But don’t think that this forest has always been here. The current appearance of the Alhambra’s surroundings does not correspond to the appearance it had during the Middle Ages. The Alhambra, although a palace, was also a fortress. It was therefore necessary to have visibility around its walls.

Alhambra Forest in autumn

Beginning the ascent through the Alhambra Forest with water channels on both sides, any doubt that it is autumn?.

How to get to the Alhambra Forest?

In the 16th century and under the reign of Charles V, a large part of the current forest was planted. Later (17th century) the Marquis of Mondéjar increased the lushness of this space and provided it with paths. In time, the Tomate fountain and the spectacular Orejas gate (removed from the Bibrambla square) were added.

The predominant species is the horse chestnut tree, brought from America in the 19th century. It’s amazing to see this forest turn yellow in autumn, but be careful, the chestnuts are a real “chestnut” on windy days.

From Plaza Nueva we go up the slope of Gomérez until we reach the Alhambra Forest. Once through the Puerta de las Granadas, continue along the central path. A few metres away you will find the water channels.

Drinking water in the forest of the Alhambra

There are a couple of fountains today. One is next to the Tomate fountain, when we have already climbed the first stretch. Another one is at the end by the Pimiento fountain.


The sāqilla al-Sultān (Sultan’s irrigation channel) was built in the 13th century to enable the construction of the Alhambra and to provide it with water. The water is collected several kilometres upstream from the river. It meanders along the shady side of the Cerro del Sol until it reaches the Generalife. Its route is not very recommendable, as it has several very narrow stretches with considerable drops.

However, a few metres further up is the 16th century church. The route is the same, except at a higher elevation. Walking along this path is a delight at any time of the year. The irrigation ditch is partly built in a gallery, but it sometimes appears, especially when we approach the Alhambra.

Camino de la acequia real de la Alhambra

Bucolic path next to the Royal Ditch of the Alhambra.

The whole path has spectacular views. On one side is Sacromonte and on the other the Alhambra. In between are the Albaicín and the Cathedral of Granada. In front, the controversial Abadía del Sacromonte.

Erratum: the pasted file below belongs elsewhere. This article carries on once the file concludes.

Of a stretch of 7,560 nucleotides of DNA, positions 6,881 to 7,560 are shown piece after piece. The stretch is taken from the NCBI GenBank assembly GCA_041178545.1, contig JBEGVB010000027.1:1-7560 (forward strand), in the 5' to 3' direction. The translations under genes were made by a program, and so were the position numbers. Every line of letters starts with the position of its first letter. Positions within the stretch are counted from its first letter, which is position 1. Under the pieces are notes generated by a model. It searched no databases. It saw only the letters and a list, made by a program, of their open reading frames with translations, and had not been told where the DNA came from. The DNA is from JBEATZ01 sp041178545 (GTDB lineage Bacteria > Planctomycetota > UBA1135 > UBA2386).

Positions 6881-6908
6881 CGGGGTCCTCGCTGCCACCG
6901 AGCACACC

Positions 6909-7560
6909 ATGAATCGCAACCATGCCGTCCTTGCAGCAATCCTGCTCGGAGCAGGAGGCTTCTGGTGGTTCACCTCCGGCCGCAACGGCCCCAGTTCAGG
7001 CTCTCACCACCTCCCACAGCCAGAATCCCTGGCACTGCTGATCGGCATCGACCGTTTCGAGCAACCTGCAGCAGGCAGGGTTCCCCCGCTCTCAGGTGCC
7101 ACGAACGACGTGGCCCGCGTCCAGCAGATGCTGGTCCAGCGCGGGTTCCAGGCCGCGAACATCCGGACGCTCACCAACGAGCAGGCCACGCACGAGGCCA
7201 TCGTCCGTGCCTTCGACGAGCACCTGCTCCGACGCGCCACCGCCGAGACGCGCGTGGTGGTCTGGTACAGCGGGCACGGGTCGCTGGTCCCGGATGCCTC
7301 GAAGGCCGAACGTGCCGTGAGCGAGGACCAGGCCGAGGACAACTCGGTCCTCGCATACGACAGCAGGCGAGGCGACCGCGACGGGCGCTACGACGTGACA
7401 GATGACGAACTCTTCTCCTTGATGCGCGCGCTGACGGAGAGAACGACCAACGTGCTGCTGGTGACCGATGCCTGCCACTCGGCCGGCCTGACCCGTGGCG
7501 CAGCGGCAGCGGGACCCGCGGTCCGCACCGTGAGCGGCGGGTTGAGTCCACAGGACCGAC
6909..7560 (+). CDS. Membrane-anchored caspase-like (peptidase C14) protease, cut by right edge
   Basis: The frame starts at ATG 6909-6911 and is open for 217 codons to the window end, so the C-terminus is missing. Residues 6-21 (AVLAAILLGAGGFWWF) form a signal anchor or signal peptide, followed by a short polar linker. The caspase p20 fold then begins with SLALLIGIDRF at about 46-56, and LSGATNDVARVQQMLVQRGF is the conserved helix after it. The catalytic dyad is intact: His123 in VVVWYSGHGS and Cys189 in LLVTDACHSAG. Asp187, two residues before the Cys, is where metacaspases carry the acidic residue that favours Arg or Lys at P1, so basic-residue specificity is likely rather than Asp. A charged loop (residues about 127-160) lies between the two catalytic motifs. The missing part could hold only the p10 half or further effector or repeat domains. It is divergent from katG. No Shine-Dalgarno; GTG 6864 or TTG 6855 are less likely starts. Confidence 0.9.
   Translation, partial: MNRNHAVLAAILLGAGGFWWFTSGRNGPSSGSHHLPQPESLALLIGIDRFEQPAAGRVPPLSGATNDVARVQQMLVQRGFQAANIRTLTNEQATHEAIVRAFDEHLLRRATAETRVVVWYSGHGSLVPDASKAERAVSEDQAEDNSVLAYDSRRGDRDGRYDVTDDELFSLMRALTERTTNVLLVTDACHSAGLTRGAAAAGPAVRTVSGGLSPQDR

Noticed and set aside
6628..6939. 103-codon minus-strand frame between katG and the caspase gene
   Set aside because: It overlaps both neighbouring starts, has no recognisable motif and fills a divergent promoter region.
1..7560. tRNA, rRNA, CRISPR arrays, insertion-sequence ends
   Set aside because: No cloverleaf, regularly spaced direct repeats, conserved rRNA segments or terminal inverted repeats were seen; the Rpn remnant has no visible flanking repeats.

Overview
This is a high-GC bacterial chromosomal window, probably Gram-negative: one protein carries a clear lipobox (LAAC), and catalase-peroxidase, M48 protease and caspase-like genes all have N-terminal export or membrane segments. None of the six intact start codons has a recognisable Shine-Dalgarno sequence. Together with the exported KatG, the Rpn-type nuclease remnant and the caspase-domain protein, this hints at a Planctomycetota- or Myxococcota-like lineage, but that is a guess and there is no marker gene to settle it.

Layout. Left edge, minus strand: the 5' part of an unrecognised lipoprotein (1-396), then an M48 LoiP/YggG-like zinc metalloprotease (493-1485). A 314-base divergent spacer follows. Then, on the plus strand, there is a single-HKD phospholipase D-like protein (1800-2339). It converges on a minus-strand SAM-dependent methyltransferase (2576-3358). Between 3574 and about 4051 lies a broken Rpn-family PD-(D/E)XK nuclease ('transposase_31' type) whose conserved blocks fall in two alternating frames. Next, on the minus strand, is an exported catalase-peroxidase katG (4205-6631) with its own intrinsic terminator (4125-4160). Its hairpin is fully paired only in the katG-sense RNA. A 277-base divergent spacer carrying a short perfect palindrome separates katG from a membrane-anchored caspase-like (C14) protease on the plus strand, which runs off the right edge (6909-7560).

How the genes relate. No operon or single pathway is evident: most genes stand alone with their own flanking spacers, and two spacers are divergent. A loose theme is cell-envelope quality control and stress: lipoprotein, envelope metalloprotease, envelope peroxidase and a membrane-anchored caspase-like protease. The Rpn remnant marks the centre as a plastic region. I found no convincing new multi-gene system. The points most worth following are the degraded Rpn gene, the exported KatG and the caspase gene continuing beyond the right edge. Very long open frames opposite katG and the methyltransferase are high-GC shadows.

The sunset is the ideal time to enjoy this walk in Granada. If you go up the valley you will come to an area of very well-preserved woodland. Gall oaks, holm oaks, oaks and willows characterise this place. It is cool and humid all year round. It is home to eagle owls, ocellated lizards, foxes, and 19 different types of butterflies.

Views of Granada from the acequia real

As you walk along the acequia Real, Granada is left behind.

How to get to the Acequia Real?

From the Alhambra car park you have to go up to the Silla del Moro. Once there, we enter the Darro valley, descending a little until we reach it. This whole area is full of paths that go up and down connecting the irrigation ditches and other paths. It is necessary to have some orientation, as in the shady area there is no telephone coverage.

We offer all the information you need to walk along the Acequia Real on your own, but if you feel like it, we will take you there and tell you the history of this place 👇.


It is an adventure and history route where we walk along several Water Paths“, natural and artificial. We have designed it in order to know the history of water in Granada and to highlight the value of this fundamental element for life.

With this route we bring intrepid travellers to discover a part of the city that is little known and difficult to access if you don’t know the way.

The water of Granada is one of the best in the world, we don’t say so, its chemical analysis and renowned sommeliers say so, let’s value it and get to know its history!

Guided Tour in Andalusia